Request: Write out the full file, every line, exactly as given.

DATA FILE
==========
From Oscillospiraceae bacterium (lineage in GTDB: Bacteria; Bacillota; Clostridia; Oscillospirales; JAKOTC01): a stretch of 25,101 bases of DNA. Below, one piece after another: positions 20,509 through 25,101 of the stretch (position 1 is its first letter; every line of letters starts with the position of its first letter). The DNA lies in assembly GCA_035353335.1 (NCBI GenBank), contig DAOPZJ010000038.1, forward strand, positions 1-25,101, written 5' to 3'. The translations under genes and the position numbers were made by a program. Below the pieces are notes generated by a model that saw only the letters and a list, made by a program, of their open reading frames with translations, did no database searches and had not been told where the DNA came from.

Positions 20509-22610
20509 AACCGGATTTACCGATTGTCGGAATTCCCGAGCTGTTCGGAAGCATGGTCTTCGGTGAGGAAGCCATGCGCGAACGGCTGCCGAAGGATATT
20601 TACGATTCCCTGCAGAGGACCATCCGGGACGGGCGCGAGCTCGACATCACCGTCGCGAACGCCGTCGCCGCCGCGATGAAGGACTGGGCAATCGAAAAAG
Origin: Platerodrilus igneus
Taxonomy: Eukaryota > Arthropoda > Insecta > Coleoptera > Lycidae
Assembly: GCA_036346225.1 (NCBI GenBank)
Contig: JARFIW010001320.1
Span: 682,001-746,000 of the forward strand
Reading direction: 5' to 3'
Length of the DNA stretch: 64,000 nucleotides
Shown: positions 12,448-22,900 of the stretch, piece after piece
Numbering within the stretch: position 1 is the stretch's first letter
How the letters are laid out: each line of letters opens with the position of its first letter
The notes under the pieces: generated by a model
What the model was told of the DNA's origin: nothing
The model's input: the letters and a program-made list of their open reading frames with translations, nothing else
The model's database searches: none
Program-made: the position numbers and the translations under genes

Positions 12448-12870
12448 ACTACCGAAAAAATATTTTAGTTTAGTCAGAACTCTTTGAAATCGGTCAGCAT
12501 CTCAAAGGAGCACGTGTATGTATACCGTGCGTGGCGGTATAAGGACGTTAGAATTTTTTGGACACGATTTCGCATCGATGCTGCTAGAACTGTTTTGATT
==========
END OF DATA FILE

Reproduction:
From Oscillospiraceae bacterium (lineage in GTDB: Bacteria; Bacillota; Clostridia; Oscillospirales; JAKOTC01): a stretch of 25,101 bases of DNA. Below, one piece after another: positions 20,509 through 25,101 of the stretch (position 1 is its first letter; every line of letters starts with the position of its first letter). The DNA lies in assembly GCA_035353335.1 (NCBI GenBank), contig DAOPZJ010000038.1, forward strand, positions 1-25,101, written 5' to 3'. The translations under genes and the position numbers were made by a program. Below the pieces are notes generated by a model that saw only the letters and a list, made by a program, of their open reading frames with translations, did no database searches and had not been told where the DNA came from.

Positions 20509-22610
20509 AACCGGATTTACCGATTGTCGGAATTCCCGAGCTGTTCGGAAGCATGGTCTTCGGTGAGGAAGCCATGCGCGAACGGCTGCCGAAGGATATT
20601 TACGATTCCCTGCAGAGGACCATCCGGGACGGGCGCGAGCTCGACATCACCGTCGCGAACGCCGTCGCCGCCGCGATGAAGGACTGGGCAATCGAAAAAG
Origin: Platerodrilus igneus
Taxonomy: Eukaryota > Arthropoda > Insecta > Coleoptera > Lycidae
Assembly: GCA_036346225.1 (NCBI GenBank)
Contig: JARFIW010001320.1
Span: 682,001-746,000 of the forward strand
Reading direction: 5' to 3'
Length of the DNA stretch: 64,000 nucleotides
Shown: positions 12,448-22,900 of the stretch, piece after piece
Numbering within the stretch: position 1 is the stretch's first letter
How the letters are laid out: each line of letters opens with the position of its first letter
The notes under the pieces: generated by a model
What the model was told of the DNA's origin: nothing
The model's input: the letters and a program-made list of their open reading frames with translations, nothing else
The model's database searches: none
Program-made: the position numbers and the translations under genes

Positions 12448-12870
12448 ACTACCGAAAAAATATTTTAGTTTAGTCAGAACTCTTTGAAATCGGTCAGCAT
12501 CTCAAAGGAGCACGTGTATGTATACCGTGCGTGGCGGTATAAGGACGTTAGAATTTTTTGGACACGATTTCGCATCGATGCTGCTAGAACTGTTTTGATT